Archbald artist creepily illustrates your childhood nightmares
When Stephanie Lucas brought her artwork to FANtom Fest in Scranton earlier this month, her scarily realistic pencil illustrations clearly jumped out from her fellow vendors, which is difficult to do at a horror convention filled with ghouls who wait all year to do exactly that.
The 26-year-old Scranton native, currently living in Archbald, is “tremendously inspired by music and horror films/literature,” as the gallery below obviously shows. From Norman Bates to Freddy Krueger, many horror movie icons are represented here, but those who dig deeper into their childhood memories may recognize the horrifying faces of the Ghastly Grinner (seen above) and other villains from the horror anthology series “Are You Afraid of the Dark?” that aired on Nickelodeon throughout the ’90s as well as the characters pouring out of Rod Serling’s mind and into “The Twilight Zone.”
All the pieces displayed here were done in pencil with digital color except for Alfred Hitchcock, which was marker on linoleum with digital color, and Frankenstein and Jack Torrance from “The Shining,” which are linocut prints with digital color.
“I often work by doing a detailed drawing in my sketchbook and scanning it into Photoshop, where I add color. I let the texture of the paper and sketchy pencil marks show to add a bit of energy to the finished piece,” Lucas, who earned her BFA in Illustration from Marywood University, explained via e-mail.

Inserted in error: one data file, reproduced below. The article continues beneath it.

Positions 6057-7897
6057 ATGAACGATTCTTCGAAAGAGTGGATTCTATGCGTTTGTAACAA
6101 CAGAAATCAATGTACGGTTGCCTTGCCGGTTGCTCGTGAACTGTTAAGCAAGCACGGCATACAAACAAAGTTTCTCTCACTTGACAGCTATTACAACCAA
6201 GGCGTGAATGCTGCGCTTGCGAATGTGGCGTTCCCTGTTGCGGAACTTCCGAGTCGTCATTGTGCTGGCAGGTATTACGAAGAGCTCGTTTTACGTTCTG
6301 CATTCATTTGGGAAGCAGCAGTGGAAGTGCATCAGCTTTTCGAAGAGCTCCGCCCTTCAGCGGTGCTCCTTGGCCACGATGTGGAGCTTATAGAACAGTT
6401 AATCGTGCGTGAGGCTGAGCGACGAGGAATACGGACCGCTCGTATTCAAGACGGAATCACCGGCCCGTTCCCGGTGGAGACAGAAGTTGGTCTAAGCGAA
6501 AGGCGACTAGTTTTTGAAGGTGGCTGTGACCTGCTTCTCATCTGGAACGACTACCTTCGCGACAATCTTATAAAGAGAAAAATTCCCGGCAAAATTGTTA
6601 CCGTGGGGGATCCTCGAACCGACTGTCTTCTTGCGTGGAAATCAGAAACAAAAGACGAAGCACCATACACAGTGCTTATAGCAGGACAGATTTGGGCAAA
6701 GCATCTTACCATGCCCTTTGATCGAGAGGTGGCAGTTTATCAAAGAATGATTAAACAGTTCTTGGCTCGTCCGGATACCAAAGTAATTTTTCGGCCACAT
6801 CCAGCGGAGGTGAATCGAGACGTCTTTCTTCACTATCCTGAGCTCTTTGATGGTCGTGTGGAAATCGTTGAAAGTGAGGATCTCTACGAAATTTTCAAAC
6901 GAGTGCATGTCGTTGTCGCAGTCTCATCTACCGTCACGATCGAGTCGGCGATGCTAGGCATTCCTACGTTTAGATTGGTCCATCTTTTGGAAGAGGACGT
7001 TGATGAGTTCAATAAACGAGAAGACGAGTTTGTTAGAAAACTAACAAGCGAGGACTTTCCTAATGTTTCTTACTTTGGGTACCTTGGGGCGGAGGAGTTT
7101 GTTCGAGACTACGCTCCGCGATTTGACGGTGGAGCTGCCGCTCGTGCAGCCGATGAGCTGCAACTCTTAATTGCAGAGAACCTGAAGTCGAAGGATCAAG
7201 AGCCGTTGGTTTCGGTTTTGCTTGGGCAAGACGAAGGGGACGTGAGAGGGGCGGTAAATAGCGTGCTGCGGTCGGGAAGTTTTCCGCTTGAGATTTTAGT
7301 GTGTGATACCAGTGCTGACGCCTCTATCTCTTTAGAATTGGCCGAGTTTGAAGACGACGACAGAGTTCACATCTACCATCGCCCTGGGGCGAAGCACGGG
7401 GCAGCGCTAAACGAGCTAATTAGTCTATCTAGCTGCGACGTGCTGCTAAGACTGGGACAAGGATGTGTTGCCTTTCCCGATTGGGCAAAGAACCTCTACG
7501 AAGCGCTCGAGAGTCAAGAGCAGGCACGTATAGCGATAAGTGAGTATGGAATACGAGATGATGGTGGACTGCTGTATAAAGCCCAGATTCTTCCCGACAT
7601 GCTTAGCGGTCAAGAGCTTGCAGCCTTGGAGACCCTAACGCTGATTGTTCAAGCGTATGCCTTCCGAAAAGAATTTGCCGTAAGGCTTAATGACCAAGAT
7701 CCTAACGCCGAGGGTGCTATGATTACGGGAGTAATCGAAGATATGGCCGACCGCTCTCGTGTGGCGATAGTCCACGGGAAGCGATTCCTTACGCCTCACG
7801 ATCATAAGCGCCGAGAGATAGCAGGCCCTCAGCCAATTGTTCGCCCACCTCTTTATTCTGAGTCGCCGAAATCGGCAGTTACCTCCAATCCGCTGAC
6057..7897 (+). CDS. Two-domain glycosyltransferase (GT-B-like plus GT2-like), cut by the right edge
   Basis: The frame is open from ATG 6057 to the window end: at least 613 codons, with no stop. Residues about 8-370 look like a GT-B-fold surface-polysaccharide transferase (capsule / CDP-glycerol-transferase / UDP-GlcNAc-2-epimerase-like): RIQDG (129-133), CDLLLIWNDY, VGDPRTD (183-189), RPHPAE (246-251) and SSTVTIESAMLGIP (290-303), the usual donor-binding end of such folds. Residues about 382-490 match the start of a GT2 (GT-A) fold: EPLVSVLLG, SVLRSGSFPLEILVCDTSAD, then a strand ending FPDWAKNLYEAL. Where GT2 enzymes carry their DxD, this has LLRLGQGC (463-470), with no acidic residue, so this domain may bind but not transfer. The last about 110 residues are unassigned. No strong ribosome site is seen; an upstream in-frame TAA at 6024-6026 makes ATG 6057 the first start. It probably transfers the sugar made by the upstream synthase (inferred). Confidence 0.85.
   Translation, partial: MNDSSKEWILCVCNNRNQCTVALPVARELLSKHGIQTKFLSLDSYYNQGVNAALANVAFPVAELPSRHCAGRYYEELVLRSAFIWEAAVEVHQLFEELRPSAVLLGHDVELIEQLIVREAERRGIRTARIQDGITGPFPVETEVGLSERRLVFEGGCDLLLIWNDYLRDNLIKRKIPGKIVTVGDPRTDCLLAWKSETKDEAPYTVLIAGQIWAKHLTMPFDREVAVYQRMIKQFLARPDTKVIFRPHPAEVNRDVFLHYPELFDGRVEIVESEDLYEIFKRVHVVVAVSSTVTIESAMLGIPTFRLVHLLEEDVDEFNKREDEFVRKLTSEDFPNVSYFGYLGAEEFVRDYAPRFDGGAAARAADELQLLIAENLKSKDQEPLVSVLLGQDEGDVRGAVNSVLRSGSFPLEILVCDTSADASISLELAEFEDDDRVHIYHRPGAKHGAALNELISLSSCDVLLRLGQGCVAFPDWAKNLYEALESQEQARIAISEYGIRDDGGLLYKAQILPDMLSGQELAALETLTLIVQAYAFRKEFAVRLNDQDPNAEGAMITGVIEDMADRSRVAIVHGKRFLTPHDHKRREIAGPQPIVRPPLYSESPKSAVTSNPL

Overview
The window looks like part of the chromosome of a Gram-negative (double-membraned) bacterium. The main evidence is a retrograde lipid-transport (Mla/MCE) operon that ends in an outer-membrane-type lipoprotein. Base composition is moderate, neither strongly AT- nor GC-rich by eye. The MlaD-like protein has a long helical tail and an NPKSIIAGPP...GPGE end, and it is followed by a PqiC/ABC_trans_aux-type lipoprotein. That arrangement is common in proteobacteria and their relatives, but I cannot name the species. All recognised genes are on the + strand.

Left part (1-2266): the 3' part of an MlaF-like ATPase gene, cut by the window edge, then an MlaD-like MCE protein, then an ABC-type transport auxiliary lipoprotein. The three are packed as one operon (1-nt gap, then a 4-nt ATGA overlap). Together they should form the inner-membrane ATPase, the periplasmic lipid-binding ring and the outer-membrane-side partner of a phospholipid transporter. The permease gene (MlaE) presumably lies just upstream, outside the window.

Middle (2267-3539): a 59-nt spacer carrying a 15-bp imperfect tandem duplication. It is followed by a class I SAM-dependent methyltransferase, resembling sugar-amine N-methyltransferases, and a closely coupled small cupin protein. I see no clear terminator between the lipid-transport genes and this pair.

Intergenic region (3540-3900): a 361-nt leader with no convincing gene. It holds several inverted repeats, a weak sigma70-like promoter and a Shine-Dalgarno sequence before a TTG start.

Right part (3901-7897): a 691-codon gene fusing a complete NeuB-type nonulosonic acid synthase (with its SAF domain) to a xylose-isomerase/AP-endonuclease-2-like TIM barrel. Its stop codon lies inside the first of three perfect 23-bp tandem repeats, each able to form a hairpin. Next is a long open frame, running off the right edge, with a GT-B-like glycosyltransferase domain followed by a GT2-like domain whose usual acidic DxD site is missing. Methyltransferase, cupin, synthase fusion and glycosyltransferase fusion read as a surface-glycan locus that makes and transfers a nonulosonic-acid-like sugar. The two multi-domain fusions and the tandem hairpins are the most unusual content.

Other than FANtom Fest, her work has been displayed during First Friday art walks in Scranton, and her hobbies include “obsessive hand-washing and howling at the moon.”
More of Lucas’ drawings can be seen on her website, Stephanie’s Night Gallery, and those looking to surround themselves with scary faces 24/7 can purchase prints, magnets, and more from her Etsy shop or request custom pieces by e-mailing email@example.com.
by Rich Howells
Rich is an award-winning journalist, longtime blogger, adequate photographer, podcast co-host, and practicing poet. He is the founder and editor of NEPA Scene.